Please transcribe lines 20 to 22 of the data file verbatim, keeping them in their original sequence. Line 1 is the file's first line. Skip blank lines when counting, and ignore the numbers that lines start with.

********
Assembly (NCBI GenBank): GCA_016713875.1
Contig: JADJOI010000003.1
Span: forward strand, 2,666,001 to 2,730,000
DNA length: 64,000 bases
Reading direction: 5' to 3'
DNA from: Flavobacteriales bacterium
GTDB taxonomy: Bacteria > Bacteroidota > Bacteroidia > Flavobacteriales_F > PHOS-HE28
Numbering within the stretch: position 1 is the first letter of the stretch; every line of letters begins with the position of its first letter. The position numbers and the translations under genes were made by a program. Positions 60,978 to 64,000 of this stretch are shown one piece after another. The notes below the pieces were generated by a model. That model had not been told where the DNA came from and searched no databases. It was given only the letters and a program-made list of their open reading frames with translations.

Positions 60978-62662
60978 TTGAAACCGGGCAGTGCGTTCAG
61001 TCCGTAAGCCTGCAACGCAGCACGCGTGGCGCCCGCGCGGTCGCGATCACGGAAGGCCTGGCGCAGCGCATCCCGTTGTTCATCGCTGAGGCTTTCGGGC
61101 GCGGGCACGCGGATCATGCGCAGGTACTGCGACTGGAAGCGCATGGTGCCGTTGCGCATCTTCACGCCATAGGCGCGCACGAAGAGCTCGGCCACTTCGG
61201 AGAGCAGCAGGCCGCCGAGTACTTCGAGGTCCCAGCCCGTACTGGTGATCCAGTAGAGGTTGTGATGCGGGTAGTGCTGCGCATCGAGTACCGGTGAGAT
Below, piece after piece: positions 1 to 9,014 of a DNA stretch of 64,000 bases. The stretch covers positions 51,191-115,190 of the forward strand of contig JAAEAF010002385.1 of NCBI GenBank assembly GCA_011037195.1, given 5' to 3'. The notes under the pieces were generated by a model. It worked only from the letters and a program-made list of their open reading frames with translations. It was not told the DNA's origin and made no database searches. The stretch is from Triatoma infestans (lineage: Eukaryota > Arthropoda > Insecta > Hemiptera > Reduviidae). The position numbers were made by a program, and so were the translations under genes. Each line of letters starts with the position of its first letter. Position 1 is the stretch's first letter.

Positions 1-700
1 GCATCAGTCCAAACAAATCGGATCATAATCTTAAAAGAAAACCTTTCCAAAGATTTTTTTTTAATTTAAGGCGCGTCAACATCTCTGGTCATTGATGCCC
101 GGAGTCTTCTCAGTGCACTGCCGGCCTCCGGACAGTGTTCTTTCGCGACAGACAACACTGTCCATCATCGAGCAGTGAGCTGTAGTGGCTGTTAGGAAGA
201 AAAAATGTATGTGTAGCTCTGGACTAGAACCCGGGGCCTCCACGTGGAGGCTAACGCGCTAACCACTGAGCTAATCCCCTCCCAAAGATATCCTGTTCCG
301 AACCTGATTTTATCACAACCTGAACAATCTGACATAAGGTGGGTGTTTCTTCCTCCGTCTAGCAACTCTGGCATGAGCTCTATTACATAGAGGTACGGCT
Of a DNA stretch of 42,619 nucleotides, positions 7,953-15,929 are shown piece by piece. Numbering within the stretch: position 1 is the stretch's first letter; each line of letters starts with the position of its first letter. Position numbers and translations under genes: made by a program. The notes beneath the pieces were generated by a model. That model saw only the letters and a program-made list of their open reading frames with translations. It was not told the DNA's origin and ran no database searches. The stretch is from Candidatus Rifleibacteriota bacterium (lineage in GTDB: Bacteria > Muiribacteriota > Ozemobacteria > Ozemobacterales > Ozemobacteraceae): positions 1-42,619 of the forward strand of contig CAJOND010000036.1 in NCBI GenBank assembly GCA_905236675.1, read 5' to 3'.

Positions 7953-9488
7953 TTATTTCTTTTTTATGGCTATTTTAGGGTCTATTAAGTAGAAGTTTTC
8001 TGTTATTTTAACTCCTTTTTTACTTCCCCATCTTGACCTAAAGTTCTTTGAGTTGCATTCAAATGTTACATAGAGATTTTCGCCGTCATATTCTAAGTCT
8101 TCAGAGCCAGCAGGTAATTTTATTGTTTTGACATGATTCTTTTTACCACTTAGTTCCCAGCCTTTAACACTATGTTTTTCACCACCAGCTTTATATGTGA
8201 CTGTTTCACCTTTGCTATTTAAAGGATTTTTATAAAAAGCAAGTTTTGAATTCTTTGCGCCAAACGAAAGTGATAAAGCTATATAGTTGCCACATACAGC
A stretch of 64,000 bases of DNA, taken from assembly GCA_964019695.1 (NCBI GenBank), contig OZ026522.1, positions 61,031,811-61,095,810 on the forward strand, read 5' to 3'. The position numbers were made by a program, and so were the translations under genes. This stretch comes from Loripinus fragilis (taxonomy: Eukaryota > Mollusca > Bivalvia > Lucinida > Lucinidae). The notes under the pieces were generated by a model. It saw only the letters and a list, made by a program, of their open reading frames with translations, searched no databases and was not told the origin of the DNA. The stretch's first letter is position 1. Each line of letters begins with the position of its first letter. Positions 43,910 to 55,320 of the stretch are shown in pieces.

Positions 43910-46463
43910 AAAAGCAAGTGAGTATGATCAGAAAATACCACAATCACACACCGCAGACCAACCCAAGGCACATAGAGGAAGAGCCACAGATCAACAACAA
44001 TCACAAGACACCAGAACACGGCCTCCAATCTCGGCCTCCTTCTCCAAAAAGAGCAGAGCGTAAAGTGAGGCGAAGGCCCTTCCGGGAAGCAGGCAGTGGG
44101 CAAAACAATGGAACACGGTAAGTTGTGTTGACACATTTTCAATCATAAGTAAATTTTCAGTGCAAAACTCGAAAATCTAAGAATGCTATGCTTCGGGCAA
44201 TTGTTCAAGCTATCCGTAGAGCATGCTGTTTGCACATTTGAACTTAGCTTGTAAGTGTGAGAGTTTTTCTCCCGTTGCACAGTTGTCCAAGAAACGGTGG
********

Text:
Of a DNA stretch of 42,619 nucleotides, positions 7,953-15,929 are shown piece by piece. Numbering within the stretch: position 1 is the stretch's first letter; each line of letters starts with the position of its first letter. Position numbers and translations under genes: made by a program. The notes beneath the pieces were generated by a model. That model saw only the letters and a program-made list of their open reading frames with translations. It was not told the DNA's origin and ran no database searches. The stretch is from Candidatus Rifleibacteriota bacterium (lineage in GTDB: Bacteria > Muiribacteriota > Ozemobacteria > Ozemobacterales > Ozemobacteraceae): positions 1-42,619 of the forward strand of contig CAJOND010000036.1 in NCBI GenBank assembly GCA_905236675.1, read 5' to 3'.

Positions 7953-9488
7953 TTATTTCTTTTTTATGGCTATTTTAGGGTCTATTAAGTAGAAGTTTTC